This document was prepared by Marina Wang, a student in the Art Education program (ARE) at the AAU, with the intent of helping instructors work more effectively with Chinese students. She writes:
My personal experience as a Chinese student in the USA during the last year and a half allowed me to repeatedly observe some of the difficulties we are exposed to in this new environment:
Characteristics Exhibited by Most Chinese Students*
- Confucianism – humble, respect for what the teacher says
- Follow teachers’ instruction
- Lack of critical thinking skills
- Hard work
Strategies for Teachers
- Developing multicultural curricula
Teachers and students both should make the necessary efforts to open their minds, thinking “out of the box” by understanding the basic concept driving “cultural diversity,” taking to heart the idea that culture is not good or bad, and that every culture has its own value and treasure. Teachers should develop multicultural curricula, introducing not only American and Western Art, but also Mayan, Incan, African and Asian Art. Hence students will take notice of great artworks produced by different cultures and nationalities.
- Helping students to build their self-esteem
For student having diverse cultural backgrounds, a most important factor is to understand, recognize and appreciate the values of their own culture, hence feeling proud about it. Teachers may develop activities leading to embrace international students’ cultural differences, and in the process helping to enhance their own---for example, allow students to explain and share their experiences in the country of origin. What kind and methods of art education they experience? How did Chinese art teachers emphasize how to draw, relating that skill with the art of contemplation and imagination?
- Creating a mutual learning and fair environment
Teacher may encourage students to learn from and helping each other; teachers should recognize themselves that they also could learn from the students. Teachers should not exhibit biases affecting anyone. As I learned, some teachers did not like having international students attending their classes; some teachers did not believe that international students could do as well or even better than national students, hence creating in their classes an “invisible fence” resulting in unproductive and de-motivating boundaries between national and international students.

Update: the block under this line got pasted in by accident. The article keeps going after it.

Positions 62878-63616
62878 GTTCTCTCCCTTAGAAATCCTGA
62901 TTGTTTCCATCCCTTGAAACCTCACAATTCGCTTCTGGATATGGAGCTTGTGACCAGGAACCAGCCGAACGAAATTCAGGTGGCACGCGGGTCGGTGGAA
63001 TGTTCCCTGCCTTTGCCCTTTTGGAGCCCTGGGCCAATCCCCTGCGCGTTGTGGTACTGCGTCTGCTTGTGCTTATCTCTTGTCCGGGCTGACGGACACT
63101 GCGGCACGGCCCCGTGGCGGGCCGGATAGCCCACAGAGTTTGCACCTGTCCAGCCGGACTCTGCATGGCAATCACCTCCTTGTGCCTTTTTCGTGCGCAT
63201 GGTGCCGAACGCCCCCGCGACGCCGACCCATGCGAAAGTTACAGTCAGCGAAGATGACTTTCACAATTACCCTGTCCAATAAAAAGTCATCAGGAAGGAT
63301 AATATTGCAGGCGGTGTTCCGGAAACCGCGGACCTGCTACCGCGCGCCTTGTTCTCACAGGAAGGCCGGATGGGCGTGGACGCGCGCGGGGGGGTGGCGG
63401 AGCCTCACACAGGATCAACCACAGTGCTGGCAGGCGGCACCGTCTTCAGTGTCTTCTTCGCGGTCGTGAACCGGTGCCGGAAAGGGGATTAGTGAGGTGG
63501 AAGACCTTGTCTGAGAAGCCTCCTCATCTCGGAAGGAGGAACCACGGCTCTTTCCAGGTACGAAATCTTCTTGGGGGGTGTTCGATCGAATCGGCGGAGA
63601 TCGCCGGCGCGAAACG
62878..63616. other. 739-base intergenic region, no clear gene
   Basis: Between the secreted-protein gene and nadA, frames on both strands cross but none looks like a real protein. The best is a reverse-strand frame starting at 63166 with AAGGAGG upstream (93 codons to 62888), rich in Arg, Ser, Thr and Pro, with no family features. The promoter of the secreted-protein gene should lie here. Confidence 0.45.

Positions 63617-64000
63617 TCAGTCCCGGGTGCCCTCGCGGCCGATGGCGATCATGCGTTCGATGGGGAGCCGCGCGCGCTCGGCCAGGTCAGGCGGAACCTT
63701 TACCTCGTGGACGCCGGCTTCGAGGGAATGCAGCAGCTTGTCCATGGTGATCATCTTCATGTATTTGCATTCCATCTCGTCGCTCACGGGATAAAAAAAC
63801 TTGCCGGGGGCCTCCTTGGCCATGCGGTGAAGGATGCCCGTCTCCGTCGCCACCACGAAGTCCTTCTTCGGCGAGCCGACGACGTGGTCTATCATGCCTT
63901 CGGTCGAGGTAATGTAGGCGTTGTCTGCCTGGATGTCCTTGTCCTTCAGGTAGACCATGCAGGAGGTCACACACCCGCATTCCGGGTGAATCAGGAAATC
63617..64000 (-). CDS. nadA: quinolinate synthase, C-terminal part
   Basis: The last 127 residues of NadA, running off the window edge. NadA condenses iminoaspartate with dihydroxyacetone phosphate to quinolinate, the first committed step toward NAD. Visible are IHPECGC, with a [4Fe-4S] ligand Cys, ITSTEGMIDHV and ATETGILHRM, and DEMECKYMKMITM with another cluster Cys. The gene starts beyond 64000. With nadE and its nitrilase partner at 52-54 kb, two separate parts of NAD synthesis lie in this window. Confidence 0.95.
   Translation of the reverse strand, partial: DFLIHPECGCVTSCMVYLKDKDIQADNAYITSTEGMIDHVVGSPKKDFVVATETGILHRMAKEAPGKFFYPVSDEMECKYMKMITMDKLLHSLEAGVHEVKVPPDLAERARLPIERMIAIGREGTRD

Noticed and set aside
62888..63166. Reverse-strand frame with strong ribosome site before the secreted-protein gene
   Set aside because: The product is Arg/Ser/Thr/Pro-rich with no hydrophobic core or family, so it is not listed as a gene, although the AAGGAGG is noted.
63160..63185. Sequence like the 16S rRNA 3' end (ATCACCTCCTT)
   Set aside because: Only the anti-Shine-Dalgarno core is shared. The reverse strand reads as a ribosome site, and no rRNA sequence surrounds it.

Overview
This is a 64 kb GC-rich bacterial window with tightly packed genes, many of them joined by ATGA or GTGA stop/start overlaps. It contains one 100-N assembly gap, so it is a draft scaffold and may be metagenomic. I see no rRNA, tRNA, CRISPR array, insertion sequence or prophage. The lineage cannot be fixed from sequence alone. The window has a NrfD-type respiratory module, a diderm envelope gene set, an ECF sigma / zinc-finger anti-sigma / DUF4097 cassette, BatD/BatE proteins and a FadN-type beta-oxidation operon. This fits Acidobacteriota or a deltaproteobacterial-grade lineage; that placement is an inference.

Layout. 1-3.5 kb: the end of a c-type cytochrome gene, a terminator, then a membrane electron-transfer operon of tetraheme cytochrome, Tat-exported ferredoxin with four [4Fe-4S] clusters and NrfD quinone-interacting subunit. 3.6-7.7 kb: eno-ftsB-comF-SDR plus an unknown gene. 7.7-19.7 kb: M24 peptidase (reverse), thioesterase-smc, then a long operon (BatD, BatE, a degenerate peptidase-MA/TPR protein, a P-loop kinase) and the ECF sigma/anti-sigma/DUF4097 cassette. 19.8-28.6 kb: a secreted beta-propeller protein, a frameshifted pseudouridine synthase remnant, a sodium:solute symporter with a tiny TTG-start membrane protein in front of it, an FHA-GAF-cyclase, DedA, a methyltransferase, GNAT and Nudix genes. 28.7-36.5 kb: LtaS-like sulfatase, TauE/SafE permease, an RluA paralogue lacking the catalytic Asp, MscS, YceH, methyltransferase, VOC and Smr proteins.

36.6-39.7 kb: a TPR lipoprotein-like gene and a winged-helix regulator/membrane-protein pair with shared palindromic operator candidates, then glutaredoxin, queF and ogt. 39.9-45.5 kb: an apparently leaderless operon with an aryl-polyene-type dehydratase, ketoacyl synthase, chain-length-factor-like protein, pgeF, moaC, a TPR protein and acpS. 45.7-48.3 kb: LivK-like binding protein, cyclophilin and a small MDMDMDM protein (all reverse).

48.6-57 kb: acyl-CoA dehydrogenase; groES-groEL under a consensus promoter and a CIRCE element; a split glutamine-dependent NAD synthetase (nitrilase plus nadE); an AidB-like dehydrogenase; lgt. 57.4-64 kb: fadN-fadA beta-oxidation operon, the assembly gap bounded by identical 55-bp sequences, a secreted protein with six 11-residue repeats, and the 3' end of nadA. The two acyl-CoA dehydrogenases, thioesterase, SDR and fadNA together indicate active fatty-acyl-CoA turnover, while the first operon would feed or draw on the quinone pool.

- Encouraging group collaboration
Teacher may create projects aiming at American and international students working together, cooperating with each other. Particularly giving Chinese students the opportunity to further observe, understand different aspects of the American culture.
- Providing more scaffolding
Teacher may provide diagrams, visual materials, videos and demonstrations. Even if the students could not fully understand the teacher’s presentation, they could learn by watching the demonstration, pictures or videos; this strategy is not only beneficial to international students but to native speakers as well. As I understood, most Chinese students face the difficulty of critique in their classes. Teachers may create “critique worksheets” for their classes, then distribute them to students in advance; hence students could prepare the content by following the questions contained on the worksheet before the critique.
- Being consistent
During classes, American teachers are used to praise students and to encourage them. In the case of Chinese students the effect of teacher’s words is significant, since they take teachers’ expressions of approval very seriously and as a “permanent” mark of good student; but at the end, when the final grades do not reflect the “goodness” of previous praises, they may be disappointed and believe teachers’ comments were deceptive, thus creating a “lack of credibility” affecting the relationship between teachers and students. I suggest that teachers should not over-praise students; instead it will be much more valuable for the student if the teacher suggest the ways to make progress and enhance their learning.